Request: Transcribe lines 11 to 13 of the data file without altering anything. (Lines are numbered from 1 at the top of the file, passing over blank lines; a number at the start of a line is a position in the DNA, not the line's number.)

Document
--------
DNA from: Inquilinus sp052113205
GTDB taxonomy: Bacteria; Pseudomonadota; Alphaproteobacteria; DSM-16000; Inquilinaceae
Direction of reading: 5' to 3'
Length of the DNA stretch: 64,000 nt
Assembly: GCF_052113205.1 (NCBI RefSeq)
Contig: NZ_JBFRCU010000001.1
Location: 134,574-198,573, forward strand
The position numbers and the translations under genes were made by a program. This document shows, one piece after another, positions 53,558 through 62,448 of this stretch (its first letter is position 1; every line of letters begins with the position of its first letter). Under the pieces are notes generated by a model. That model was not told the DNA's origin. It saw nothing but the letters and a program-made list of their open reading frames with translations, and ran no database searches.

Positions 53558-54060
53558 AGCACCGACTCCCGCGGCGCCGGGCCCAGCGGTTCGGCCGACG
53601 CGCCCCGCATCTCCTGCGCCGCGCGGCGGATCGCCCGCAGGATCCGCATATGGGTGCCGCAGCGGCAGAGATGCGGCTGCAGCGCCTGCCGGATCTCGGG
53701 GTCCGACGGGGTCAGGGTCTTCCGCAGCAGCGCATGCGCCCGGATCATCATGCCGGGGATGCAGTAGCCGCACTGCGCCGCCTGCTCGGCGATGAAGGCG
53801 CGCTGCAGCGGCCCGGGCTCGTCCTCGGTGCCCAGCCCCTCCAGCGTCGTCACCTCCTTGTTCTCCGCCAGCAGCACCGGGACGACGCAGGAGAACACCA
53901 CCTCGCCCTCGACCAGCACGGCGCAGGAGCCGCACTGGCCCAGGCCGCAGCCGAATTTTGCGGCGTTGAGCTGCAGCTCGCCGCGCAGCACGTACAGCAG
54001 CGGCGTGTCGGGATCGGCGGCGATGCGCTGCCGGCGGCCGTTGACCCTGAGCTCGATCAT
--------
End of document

53601 CGCCCCGCATCTCCTGCGCCGCGCGGCGGATCGCCCGCAGGATCCGCATATGGGTGCCGCAGCGGCAGAGATGCGGCTGCAGCGCCTGCCGGATCTCGGG
53701 GTCCGACGGGGTCAGGGTCTTCCGCAGCAGCGCATGCGCCCGGATCATCATGCCGGGGATGCAGTAGCCGCACTGCGCCGCCTGCTCGGCGATGAAGGCG
53801 CGCTGCAGCGGCCCGGGCTCGTCCTCGGTGCCCAGCCCCTCCAGCGTCGTCACCTCCTTGTTCTCCGCCAGCAGCACCGGGACGACGCAGGAGAACACCA